When train locomotives made the switch from diesel to electric, especially commuter lines, Amtrak was able to provide cleaner transportation.
Of course, the almighty dollar has a lot to do with it, as electricity is much cheaper than diesel fuel. As a side benefit, electric locomotives could reduce emissions depending on where they get their energy from. Come of the electric locomotives that Amtrak is using these days are up to thirty years old, so it’s safe to say that they probably aren’t as efficient as today’s versions. Upgrading can be expensive though, as this week’s big investment goes to show.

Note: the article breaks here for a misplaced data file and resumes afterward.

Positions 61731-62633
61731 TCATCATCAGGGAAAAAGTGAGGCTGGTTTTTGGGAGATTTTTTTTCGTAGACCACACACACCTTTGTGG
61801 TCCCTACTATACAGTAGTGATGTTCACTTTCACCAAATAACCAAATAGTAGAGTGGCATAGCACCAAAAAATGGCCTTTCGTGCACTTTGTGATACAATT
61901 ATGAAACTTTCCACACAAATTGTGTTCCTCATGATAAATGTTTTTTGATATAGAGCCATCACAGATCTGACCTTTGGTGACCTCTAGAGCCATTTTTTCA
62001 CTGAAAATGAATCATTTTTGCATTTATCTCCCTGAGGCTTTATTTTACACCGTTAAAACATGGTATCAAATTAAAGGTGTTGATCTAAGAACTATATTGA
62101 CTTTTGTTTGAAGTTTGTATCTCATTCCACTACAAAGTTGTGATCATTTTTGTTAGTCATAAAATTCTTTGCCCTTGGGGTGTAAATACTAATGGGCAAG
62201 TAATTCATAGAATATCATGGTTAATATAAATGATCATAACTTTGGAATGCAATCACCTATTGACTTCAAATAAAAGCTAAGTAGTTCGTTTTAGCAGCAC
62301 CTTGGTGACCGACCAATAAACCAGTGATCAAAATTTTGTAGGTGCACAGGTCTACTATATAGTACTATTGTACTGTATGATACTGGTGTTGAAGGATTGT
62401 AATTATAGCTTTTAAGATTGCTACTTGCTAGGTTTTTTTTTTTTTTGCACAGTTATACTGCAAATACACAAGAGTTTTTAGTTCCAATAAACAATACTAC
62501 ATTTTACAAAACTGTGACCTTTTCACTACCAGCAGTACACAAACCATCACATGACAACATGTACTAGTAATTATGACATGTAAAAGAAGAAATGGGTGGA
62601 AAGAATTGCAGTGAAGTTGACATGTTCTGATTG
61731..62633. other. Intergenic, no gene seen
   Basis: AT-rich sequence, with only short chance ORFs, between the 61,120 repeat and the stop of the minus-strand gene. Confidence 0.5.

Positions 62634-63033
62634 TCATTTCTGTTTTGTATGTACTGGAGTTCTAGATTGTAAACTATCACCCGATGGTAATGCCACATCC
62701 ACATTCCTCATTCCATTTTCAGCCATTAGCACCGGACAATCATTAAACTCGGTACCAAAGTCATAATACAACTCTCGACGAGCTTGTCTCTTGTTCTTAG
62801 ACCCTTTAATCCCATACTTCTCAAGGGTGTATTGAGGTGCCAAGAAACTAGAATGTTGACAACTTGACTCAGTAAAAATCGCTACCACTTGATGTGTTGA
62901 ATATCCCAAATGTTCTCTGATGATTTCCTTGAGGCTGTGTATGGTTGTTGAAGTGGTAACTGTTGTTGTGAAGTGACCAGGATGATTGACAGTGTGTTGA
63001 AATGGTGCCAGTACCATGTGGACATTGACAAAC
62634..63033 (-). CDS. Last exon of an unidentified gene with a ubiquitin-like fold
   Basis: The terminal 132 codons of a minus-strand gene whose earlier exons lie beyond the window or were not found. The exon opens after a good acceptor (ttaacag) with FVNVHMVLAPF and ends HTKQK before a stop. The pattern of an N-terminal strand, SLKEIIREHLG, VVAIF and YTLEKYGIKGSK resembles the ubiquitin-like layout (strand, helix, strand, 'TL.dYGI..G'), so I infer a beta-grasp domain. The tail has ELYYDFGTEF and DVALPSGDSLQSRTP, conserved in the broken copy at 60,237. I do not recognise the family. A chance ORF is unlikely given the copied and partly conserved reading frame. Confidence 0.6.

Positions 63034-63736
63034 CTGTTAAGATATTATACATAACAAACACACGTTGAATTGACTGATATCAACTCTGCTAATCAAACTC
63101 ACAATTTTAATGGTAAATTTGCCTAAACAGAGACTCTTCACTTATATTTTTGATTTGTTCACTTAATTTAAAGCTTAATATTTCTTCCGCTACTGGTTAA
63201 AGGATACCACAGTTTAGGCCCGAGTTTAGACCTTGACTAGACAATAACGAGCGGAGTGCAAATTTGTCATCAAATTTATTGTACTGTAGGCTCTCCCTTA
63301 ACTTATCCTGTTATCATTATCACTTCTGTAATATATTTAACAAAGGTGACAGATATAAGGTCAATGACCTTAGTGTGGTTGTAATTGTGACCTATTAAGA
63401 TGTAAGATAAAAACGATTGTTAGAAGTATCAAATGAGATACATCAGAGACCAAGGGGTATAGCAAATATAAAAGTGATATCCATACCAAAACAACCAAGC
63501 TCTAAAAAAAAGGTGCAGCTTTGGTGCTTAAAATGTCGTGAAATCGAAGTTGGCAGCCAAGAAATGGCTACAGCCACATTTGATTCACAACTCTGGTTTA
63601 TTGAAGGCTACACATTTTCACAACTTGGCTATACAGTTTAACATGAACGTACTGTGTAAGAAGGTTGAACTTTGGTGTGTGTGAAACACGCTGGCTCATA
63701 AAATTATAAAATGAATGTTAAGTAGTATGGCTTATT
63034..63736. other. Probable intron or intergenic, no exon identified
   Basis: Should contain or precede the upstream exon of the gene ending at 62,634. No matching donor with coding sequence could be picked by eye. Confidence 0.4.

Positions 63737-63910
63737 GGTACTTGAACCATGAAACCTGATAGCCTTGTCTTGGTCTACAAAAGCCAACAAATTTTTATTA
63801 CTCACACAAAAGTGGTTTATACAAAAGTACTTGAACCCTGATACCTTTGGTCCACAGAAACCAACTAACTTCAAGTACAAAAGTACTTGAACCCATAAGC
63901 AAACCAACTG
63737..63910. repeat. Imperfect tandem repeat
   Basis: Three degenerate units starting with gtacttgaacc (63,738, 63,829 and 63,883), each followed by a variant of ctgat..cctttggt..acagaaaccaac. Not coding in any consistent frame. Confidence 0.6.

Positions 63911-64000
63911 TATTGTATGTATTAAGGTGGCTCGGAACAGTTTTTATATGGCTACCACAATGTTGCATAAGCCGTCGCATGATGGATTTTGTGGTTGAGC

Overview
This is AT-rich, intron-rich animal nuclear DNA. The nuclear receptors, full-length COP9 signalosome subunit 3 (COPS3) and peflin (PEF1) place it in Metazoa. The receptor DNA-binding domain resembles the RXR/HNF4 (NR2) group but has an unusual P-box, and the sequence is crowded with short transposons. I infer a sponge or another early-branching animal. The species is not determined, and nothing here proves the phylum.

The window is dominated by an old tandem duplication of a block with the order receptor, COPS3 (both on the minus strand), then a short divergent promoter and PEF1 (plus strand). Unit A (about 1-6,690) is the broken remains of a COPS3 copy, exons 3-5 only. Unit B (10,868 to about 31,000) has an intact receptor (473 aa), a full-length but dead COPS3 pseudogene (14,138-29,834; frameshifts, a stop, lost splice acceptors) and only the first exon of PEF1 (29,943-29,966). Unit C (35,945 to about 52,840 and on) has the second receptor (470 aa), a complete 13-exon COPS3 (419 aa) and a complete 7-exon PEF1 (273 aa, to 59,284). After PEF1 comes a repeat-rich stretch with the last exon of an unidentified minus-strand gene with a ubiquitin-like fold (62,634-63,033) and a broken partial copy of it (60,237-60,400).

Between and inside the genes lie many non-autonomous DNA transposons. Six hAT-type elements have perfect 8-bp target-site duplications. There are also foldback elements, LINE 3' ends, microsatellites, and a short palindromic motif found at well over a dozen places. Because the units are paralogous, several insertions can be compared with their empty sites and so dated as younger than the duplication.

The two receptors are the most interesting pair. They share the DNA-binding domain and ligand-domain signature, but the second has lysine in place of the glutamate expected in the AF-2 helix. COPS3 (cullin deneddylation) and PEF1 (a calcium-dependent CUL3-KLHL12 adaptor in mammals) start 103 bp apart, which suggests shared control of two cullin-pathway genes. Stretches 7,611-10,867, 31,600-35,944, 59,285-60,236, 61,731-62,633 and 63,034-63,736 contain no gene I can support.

The first of Amtrak’s seventy new electric locomotives, at a total cost of $466 million dollars, about $6.7 million each, are rolling off Siemens’ production lines in California. These new high-tech locomotives are more efficient and feature a regenerative braking system that recovers nearly 100% of the energy used to drive them. There are minimal losses due to inefficiencies and lighting and electronics in the trains themselves.
The new electric locomotives will go into service running the NorthEast Corridor on the route between Washington, DC, New York, NY, and Boston MA, as well as the Keystone Corridor from Philadelphia, PA to Harrisburg, PA. Over their twenty-year lifespan, the new locomotives are projected to save about three terawatt-hours [3TWh or 3,000,000,000kWh] of electricity and $300 million.